For a list of reasons including political instability and bureaucratic hurdles, Norwegian hydropower engineer Statkraft is cancelling its plan to build a $1.5bn hydropower plant in Nepal, a scheme that would have almost doubled the country’s installed capacity.
Statkraft had agreed to deliver the 650MW Tamakoshi-3 (TA3) power plant – on the Tamakoshi River (pictured) – as a public-private partnership. It would have designed and built the facility and operated it for 25 years before transferring it to the government of Nepal.
Despite the TA3 decision Statkraft said it would be interested in other schemes that could demonstrate "attractive returns on investment and stable long-term conditions".–
Sandip Shah, Statkraft’s country director for Nepal, gave a long list of reasons for pulling out of the project, including lower electricity price forecasts, insufficient transmission capacity for power evacuation, the absence of a necessary regulatory framework, and bureaucratic hurdles.
Shah also cited a fragile political situation and "a geo-political situation leading to a non-conducive project development environment".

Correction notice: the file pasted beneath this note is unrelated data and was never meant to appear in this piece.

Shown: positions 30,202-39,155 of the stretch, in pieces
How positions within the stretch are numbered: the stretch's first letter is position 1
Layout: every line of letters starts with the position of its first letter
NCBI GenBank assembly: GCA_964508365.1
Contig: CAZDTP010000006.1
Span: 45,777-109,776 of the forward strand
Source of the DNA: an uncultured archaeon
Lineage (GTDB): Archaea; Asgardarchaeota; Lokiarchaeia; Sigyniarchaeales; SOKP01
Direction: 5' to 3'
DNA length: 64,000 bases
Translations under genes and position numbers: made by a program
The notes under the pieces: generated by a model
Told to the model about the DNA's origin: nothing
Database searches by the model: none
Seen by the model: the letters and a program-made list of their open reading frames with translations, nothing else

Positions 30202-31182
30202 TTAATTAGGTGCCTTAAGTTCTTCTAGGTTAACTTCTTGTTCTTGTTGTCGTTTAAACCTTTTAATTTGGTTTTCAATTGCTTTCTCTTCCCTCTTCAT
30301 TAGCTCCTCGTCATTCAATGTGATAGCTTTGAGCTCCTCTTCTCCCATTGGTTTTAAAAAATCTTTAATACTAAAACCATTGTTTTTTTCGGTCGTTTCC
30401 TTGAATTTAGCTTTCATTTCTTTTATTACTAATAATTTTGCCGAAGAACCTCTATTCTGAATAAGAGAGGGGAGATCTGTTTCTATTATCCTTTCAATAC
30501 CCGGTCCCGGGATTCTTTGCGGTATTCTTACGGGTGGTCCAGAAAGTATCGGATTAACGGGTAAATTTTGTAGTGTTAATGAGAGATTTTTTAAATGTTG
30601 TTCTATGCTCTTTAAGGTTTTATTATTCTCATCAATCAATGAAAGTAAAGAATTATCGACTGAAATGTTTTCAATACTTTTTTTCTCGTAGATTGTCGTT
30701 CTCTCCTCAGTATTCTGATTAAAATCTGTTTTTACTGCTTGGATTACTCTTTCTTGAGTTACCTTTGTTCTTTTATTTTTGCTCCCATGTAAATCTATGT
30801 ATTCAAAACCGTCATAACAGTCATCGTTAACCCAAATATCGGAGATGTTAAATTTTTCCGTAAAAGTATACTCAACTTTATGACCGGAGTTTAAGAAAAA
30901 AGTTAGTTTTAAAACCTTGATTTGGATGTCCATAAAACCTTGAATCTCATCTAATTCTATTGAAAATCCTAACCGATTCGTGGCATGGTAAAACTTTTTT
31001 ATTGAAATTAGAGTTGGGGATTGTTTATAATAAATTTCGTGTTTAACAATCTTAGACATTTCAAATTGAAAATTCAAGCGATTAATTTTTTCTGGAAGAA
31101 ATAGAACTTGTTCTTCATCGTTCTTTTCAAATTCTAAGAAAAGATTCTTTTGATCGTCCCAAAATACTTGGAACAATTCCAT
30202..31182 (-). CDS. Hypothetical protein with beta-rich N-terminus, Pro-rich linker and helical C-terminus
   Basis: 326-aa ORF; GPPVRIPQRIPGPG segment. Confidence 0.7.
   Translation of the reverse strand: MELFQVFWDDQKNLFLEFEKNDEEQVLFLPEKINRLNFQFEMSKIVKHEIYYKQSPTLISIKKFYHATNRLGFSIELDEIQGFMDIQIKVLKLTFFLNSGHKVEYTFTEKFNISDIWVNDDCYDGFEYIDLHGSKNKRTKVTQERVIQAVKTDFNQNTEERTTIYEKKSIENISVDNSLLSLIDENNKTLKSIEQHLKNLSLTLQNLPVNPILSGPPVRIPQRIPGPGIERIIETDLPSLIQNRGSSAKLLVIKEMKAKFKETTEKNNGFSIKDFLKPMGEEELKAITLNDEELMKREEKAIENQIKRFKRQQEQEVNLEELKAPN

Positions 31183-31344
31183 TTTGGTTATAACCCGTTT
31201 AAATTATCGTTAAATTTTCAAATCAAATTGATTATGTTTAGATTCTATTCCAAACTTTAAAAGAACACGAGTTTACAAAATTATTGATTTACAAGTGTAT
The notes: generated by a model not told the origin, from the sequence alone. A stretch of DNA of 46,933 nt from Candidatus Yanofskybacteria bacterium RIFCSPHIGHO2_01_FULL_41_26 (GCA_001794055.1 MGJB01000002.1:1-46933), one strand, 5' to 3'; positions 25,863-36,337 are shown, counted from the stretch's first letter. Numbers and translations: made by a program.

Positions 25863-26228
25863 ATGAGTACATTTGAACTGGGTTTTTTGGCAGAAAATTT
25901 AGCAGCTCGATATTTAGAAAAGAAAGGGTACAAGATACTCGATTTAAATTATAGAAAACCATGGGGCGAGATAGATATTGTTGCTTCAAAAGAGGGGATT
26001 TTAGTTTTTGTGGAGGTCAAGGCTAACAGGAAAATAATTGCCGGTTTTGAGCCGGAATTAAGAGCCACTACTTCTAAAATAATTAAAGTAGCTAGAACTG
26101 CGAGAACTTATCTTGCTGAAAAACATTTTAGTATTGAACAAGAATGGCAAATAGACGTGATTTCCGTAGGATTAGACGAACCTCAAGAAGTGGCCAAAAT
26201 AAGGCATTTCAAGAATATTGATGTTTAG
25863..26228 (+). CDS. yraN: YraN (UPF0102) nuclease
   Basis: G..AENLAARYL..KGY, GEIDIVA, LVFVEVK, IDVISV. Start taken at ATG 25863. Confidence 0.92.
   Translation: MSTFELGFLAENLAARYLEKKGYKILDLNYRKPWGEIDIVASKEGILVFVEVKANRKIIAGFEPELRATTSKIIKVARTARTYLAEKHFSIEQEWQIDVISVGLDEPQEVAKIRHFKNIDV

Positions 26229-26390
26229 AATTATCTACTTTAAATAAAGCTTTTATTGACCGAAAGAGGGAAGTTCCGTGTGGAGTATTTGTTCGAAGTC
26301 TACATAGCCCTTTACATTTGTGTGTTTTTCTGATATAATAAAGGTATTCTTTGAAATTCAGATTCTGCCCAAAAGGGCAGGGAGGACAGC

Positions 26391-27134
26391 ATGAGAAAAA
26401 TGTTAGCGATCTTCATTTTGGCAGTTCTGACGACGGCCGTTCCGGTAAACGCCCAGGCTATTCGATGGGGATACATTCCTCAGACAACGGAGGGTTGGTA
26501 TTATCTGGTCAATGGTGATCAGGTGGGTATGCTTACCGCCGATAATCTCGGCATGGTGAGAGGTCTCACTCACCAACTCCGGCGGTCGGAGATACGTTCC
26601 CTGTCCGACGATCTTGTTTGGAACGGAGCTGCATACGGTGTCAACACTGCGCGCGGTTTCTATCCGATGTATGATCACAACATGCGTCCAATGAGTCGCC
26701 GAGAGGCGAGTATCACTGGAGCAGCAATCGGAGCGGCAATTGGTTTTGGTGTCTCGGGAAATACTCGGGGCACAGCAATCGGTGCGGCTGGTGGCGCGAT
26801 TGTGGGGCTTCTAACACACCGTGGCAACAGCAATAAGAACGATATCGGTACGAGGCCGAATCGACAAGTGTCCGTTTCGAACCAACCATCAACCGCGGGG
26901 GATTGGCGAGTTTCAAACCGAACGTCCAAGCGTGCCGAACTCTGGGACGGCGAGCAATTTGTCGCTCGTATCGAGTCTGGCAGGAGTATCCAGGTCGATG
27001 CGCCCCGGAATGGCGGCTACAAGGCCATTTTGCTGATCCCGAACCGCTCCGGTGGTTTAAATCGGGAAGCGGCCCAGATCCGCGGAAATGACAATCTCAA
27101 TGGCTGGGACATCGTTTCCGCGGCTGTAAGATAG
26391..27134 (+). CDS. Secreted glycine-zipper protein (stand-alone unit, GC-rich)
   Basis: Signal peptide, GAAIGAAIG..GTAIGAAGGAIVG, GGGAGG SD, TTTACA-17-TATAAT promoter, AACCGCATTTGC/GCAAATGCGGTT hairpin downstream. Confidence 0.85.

Despite the TA3 decision, the company said it would be interested in other schemes that could demonstrate "attractive returns on investment and stable long-term conditions".
Statkraft obtained a survey license for TA3 in 2007 from the Government of Nepal and had got as far as conducting a feasibility study and an environmental and social impact assessment.
The project, which was to be located in Dolakha and Ramechhap districts, would have diverted the Tamakoshi river at Betane and created a 102-m-high dam.
The Nepal Electricity Authority owns 28 hydroelectric plants with a combined capacity of 480MW, and has a total available capacity of 757MW. This is grossly inadequate to the country’s demand, and 16-hour blackouts are common.
A decade-long Maoist insurgency ending in 2005, followed by years of political instability, is blamed for delays in expanding the country’s power infrastructure.
Photograph: The Tamakoshi River, in Nepal (Wikimedia Commons)